The third casualty and second of the barge crew played by Lyndsay Hart was found at the bottom of the ladder leading down the companionway to the lower deck. In the fracas she knocked out her assailant but then he fell down through the hatch sustaining an open fracture to the femur. Meanwhile her assailant now unconscious on deck was very pale and sweaty and the question arises as to why she had behaved in that fashion. Later examination reveals that the casualty is diabetic and has caused the violent behaviour
It was therefore down to each of the two lifeboat crews to tackle the scenario. As with a real call, crewmembers make their way to the boathouse to launch the station's Atlantic 85 lifeboat.
This year the two teams taking part were Liam Sidders, Adrian Woolrich-Burt, Joe Lovett and Alex Quan with Andy Williams, Oz Warren, Chris Branscombe-Ling and Ruth Oliver on the second of the two runs.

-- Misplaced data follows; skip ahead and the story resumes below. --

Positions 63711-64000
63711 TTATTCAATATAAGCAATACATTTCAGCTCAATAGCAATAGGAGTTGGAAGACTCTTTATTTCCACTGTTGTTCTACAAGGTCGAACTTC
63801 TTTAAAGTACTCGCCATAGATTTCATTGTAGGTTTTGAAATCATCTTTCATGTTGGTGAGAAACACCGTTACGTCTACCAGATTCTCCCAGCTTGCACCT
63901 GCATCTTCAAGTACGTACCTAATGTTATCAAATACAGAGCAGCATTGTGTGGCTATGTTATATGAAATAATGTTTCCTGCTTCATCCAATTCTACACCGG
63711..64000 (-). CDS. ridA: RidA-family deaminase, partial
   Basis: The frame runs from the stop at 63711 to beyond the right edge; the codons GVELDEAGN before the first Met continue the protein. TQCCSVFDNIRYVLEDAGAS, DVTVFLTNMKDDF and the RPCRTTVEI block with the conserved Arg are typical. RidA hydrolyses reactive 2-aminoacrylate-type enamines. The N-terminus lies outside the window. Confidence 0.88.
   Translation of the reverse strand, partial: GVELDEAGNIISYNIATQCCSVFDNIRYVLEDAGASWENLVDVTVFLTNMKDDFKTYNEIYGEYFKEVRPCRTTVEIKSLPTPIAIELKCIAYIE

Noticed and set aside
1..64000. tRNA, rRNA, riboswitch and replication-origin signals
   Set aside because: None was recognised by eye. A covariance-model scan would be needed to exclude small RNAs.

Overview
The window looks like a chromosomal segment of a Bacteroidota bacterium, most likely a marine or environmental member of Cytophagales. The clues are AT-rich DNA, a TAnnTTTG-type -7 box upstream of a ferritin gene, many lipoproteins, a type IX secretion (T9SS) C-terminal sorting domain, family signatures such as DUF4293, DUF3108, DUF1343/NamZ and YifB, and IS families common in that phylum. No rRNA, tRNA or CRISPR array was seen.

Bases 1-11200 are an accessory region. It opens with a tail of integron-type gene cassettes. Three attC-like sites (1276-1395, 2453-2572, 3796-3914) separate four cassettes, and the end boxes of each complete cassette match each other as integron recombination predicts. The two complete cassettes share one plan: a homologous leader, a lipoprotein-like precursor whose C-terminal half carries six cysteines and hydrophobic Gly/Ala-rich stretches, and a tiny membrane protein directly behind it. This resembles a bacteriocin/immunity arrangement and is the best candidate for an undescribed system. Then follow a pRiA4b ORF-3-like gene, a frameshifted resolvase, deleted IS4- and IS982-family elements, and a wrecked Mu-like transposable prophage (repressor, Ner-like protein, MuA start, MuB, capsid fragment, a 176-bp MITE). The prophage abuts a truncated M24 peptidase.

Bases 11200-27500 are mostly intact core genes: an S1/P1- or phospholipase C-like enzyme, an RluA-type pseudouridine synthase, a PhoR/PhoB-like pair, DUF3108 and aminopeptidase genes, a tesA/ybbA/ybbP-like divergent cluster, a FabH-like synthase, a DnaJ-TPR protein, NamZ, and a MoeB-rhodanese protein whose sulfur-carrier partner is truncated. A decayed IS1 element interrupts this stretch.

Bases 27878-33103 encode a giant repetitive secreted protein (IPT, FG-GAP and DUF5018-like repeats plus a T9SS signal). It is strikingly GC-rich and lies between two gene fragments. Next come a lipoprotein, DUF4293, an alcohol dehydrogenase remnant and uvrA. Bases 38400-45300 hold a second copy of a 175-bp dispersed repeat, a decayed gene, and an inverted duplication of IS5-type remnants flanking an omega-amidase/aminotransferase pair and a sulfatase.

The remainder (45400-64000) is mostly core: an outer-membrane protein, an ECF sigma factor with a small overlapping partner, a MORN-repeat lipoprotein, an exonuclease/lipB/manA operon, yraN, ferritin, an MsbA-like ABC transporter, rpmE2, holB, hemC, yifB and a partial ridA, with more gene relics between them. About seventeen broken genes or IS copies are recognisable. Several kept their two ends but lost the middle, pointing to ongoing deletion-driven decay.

Arriving alongside the Greta now at anchor around 1-mile off the town the lifeboat crew need to access and prioritise each casualty before commencing first aid. The scenario is perhaps somewhat extreme but to make matters worse the lifeboat crew are informed that assistance from either of the 'flank' lifeboat stations at Sheerness and Margate is unavailable and the Coastguard search and rescue helicopter is on another call and has a long ETA.
As the lifeboat crew commence first aid on each of the three casualties the seriousness of the injuries sustained adds to the pressure on on each member of the crew especially as every action is closely watched by observers Paramedic Lee Page from the Estuary View Medical Centre, Whitstable Lifeboat Deputy Launching Authority Andy Barratt and former Helmsman and Crewmember Ray Page and of course the team playing the casualties and all give their assessment of of the lifeboat crew performance at a de-brief at the end of the exercise.